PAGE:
Thursday I completed a new, one-day program in New Jersey called the Cash Patient. I generally find East Coast seminar audiences generous and attentive, and the program in Saddle Brook was no exception. During this program, I tried to make the point that a cash practice is an effect, not a cause; a symptom of making the practice relevant and meaningful to patients willing to pay for their own care. Proclaiming that yours is a cash practice is often done out of frustration and is more about eliminating insurance hassles for you, rather than making the practice attractive to those who value their health enough to pay you, and if they have a policy, file the claims and wait to get reimbursed.
Naturally, if you don’t see the chiropractic care as something valuable enough that a sufficient number of patients would reach into their own pocket or purse to pay you, then you have a more serious problem than the arbitrary claims cutting that makes it impossible to predict your cash flow.
After thinking about the questions, the underlying fear and the uncertainty expressed by the least bashful in the audience, I’m struck by the following observations:
You’ve been overcharging. If an insurance company or HMO will pay you for what you do, but a patient won’t, maybe you’re gouging the corporate interests, running a scam or deliver a service that the carriers you dislike so much appear to value more than the patients receiving it. Could the claims cutting you complain about actually be a way to reduce your fee to something more fair? After all, if most patients don’t value chiropractic care enough to pay $50 for an adjustment, why should their carrier?
You’ve been working for the man. If you’re merely a technician, paid for by the patient’s carrier, and you lack the communication skills to have successful direct patient relationships, you have reason for concern. Lacking this ability, you will remain in bondage to those who control the money or will need to work for someone who can make a compelling case for chiropractic to patients. It may appear that you have an independent business, but if you’re afraid you couldn’t sustain a viable practice without taking assignment, your boss is the policy issuer, not the policy holders.
You’ve been kidding yourself. You claim you’ve been educating patients, but you must have doubts. Because educated patients would remain under care longer and reactivate themselves when they suffer their inevitable relapse. But the fact is, most patients are made to feel so much shame for dropping out (letting you down), that they’d rather try acupuncture, get a massage or see your “competitor” down the street than show up in your office for the smug look and the I-told-you-so scolding. (Best to change this tendency immediately or you’ll forever remain on the new patient treadmill.)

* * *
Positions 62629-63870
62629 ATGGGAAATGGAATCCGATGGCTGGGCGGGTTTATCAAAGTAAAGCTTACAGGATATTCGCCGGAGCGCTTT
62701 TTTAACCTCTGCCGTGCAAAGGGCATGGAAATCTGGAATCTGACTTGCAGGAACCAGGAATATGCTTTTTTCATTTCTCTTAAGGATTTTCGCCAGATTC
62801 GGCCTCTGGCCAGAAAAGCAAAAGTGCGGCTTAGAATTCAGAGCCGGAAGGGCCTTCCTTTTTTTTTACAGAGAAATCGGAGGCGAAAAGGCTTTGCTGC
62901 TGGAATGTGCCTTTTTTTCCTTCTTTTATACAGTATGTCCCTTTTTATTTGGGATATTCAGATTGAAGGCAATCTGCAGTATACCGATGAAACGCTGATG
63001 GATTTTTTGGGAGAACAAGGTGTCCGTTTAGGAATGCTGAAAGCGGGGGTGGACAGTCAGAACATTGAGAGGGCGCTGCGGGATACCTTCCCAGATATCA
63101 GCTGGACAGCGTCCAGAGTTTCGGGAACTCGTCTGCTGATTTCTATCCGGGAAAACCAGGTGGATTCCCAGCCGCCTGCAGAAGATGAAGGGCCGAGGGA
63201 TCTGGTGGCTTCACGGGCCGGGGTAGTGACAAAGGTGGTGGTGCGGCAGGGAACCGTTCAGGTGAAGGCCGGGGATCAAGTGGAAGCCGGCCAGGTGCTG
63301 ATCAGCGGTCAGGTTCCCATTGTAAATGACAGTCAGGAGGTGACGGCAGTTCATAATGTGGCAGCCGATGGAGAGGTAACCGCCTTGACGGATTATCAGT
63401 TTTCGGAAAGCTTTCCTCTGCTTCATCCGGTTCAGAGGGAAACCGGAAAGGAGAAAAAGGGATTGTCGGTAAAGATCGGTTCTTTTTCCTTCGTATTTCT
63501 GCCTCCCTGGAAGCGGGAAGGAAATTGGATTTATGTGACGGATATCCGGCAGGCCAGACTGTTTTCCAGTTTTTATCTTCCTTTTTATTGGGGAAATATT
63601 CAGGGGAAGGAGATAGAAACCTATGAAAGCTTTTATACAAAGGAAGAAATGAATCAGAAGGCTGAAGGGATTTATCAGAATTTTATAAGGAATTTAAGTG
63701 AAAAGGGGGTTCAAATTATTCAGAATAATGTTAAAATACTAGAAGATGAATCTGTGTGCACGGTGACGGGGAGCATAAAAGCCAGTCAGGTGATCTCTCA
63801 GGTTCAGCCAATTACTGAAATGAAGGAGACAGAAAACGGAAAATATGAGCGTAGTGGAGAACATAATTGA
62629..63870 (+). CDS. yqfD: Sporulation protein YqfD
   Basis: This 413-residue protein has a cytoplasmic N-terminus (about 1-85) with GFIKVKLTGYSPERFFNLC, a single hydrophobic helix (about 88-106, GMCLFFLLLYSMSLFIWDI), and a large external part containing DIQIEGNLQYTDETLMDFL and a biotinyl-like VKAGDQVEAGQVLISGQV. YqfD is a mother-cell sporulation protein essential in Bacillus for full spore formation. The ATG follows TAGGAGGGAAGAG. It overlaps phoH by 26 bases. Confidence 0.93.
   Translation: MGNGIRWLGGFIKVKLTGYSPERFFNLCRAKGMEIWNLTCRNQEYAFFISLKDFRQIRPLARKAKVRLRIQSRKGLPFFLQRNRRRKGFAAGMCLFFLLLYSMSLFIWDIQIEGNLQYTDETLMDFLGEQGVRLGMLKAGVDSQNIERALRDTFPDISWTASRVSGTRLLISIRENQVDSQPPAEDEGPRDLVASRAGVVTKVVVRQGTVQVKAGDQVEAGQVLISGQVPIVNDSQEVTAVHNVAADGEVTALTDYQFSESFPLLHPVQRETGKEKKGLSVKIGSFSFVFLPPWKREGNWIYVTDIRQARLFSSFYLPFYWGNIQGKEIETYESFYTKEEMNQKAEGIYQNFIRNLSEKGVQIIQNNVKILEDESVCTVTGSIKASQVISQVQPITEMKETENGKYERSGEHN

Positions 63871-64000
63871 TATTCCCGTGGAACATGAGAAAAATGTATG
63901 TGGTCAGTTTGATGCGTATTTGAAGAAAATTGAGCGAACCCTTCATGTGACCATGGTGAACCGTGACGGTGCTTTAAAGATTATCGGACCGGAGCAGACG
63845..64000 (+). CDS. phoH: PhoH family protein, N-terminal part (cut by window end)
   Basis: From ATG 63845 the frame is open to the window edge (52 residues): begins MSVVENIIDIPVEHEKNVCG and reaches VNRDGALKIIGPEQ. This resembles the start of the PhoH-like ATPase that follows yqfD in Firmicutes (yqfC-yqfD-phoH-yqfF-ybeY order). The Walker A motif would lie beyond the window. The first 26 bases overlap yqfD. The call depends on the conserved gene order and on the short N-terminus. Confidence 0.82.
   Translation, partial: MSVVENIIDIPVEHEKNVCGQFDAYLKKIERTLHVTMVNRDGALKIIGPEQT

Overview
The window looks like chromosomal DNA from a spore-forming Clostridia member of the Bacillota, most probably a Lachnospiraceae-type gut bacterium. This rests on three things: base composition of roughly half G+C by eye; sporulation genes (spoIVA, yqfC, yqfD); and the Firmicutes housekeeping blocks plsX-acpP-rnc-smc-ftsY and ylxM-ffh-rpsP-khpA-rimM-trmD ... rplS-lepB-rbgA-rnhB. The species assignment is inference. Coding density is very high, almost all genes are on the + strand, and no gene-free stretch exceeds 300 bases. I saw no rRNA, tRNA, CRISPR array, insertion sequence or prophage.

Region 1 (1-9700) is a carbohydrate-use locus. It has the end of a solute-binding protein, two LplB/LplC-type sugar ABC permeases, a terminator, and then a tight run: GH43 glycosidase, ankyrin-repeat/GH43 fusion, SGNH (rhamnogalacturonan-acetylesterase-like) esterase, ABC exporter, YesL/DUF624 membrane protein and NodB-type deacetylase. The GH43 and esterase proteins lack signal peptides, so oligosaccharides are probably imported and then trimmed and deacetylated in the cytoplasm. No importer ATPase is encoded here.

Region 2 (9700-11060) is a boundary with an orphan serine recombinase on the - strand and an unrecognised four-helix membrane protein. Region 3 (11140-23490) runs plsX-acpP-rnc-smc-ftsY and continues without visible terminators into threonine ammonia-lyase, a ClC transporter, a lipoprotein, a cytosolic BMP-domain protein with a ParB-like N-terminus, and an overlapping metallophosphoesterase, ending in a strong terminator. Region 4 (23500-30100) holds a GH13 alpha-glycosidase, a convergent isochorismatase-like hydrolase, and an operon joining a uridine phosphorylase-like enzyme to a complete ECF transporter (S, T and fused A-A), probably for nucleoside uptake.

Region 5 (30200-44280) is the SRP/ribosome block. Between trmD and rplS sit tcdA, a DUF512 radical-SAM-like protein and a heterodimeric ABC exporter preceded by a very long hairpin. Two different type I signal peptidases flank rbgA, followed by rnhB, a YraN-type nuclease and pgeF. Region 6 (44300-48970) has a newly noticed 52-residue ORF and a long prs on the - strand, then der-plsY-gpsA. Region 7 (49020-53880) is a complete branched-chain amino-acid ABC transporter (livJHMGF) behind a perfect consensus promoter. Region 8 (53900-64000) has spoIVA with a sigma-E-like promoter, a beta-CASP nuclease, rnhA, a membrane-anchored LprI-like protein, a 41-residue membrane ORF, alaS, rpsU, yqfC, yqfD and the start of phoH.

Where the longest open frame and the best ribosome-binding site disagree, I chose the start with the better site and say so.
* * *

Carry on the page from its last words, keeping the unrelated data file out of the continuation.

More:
If you’ve known nothing but reimbursement, you may be under the same spell as patients who wave their ID card issued by their carrier, thinking all will be taken care of. Actually, this is an issue of responsibility. And while the current situation may be unpleasant, the prospect of losing your pimp sounds even worse!
Maybe you’re not cut out for being an independent agent. That’s okay. Nobody can tell that they’ve clipped your wings so you can’t fly and living in a cage with your little mirror, parrot toys and cuttle bone isn’t such a terrible existence. Your domestication means you’re unlikely to reproduce in captivity. Based on the decreased enrollment among chiropractic colleges who promote this limited-vision-mechanistic-cookbook notion of chiropractic, the effects of emasculating chiropractic is already well underway.
It’s not too late. If enough chiropractors break the chains of captivity and assume the feral nature of a previous generation, there’s hope. Extricating yourself from the bondage of third parties is just part of it. You’ll need to fortify yourself with the principles of chiropractic. You’ll want to accept that the unseen world is more real than what we perceive with the five senses. You’ll want to look beyond the spine and see the whole-body effects of nerve interference. You may even want to bring back the word subluxation that you had to avoid using on the insurance claims you filed for patients. While you’re at it, you could discontinue using manipulation and adjustment interchangeably and drop the word treatment from your lexicon. Heck, we may find that jettisoning the short-term, episodic, symptom-treating mentality of third parties could restore the biggest subluxation in chiropractic!